Jail overcrowding is defined as housing more inmates than the building was designed to hold. In 1984, Whatcom County opened the current downtown jail, originally designed to hold 148 people. As jail population has grown, some limited remodeling helped to increase the operational capacity of the main jail to 212. However, the infrastructure (kitchen, laundry, visiting booths, medical clinic areas, etc.) was not able to grow along with the additional beds. With jail population outgrowing the expanded capacity the County, with taxpayer support, constructed a temporary work center in 2006 with an additional 150 beds and an operational capacity of about 127. Today, the combined operational capacity is 339. The maximum reported occupancy of the existing jail over the last two years occurred on May 11th, 2015. On that date, it was reported that a total of 389 offenders were under supervision.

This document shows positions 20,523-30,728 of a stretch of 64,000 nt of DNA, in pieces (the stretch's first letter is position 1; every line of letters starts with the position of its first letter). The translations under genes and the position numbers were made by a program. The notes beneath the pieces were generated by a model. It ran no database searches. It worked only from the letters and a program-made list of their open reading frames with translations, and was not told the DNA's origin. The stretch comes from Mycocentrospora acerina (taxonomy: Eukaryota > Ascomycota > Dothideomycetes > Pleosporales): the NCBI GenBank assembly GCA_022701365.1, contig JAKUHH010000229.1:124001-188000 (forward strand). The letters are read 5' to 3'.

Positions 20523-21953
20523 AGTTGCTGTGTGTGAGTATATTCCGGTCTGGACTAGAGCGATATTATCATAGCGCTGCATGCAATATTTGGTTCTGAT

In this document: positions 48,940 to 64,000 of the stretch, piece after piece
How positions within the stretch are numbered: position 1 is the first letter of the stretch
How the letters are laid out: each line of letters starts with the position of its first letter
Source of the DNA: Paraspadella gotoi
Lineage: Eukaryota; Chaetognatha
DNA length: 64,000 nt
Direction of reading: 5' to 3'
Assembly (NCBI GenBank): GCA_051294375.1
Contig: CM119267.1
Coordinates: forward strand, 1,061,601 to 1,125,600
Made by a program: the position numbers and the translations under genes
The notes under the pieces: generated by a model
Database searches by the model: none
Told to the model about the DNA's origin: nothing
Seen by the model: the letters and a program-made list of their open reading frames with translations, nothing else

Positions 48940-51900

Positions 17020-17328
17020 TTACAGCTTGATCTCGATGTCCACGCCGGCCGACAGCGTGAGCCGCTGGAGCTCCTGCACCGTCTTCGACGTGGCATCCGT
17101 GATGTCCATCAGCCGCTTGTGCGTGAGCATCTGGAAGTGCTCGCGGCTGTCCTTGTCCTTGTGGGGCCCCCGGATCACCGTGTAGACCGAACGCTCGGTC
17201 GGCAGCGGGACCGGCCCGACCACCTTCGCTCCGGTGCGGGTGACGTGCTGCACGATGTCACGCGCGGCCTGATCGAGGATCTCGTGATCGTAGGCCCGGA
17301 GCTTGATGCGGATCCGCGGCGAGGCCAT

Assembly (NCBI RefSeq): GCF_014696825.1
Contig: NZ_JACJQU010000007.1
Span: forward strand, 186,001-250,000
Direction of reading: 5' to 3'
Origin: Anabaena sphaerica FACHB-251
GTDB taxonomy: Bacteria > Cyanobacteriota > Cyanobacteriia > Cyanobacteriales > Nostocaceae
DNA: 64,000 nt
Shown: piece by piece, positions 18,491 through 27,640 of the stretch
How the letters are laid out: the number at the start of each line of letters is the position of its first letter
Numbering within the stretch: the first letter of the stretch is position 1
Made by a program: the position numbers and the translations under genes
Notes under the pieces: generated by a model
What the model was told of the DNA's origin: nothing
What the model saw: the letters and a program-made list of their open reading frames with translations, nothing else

In addition to design capacity, overcrowding is caused by several factors. Population increases, legislative changes related to mandated arrests, and the Sentencing Reform Act which pushed sentences that were once served in prisons to county jails, have all contributed to overcrowding. Overcrowding accelerates erosion to the building, has detrimental effects on the jail population, and escalates staffing needs.